From my family to yours, Happy Thanksgiving to all of you.

The sins of Marketing, PR and Communication

Yom Kippur begins at sundown this Friday. By translation, it’s the Day of Atonement. It’s the day that the 13 million or so Jews in the world (including yours truly) fast and spend the day praying in synagogue to be forgiven for sins against God (I believe the day should be about much more literally than asking God for atonement for our sins, but that’s another story). Not surprisingly, at the heart of the Yom Kippur prayer liturgy is a series of confessional prayers that list sins that some Jew, somewhere, committed over the course of the previous year; all Jews recite them as a sign of solidarity.

With this day fast approaching, I was thinking about what mistakes people in my field commonly make. What are the “sins” of Marketing, Public Relations and Communication in general? Here are several that I thought of:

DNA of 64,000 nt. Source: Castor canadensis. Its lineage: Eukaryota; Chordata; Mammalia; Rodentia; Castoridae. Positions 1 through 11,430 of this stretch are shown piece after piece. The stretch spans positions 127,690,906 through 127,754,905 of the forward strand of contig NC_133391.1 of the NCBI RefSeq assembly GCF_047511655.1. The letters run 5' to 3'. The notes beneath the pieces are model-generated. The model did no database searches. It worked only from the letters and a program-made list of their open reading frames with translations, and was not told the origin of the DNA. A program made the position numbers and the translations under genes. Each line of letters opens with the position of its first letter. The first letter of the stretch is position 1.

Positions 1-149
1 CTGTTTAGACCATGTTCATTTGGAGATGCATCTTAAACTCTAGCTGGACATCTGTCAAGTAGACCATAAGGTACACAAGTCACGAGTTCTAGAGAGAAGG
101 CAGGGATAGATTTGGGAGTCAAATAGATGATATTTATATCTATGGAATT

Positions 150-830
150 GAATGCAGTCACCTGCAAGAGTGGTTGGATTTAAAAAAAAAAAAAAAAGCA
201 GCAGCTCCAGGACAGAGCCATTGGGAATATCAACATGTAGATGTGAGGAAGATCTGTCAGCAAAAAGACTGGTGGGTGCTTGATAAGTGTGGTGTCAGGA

1. Giving your customers the message you think they SHOULD want: The most important element of a successful business is providing a good or service that your customers want. Many aspiring business owners and marketers make the mistake of trying to force feed their vision to consumers rather than serving their customers. If you own a Ford dealership and car buyers in your area prefer driving pickup trucks and SUVs, make sure you stock a lot of Ford Explorers and F-150s and convey to your potential customers why Ford’s products in these classes are better than the competition. If you stock a lot of Fusion Hybrids and tell your customers that they should buy them instead because they’re more fuel efficient, the dealership probably isn’t going to last very long. The ideal business should know what its customers want so thoroughly and have an offering so finely tuned to those desires that the product sells itself.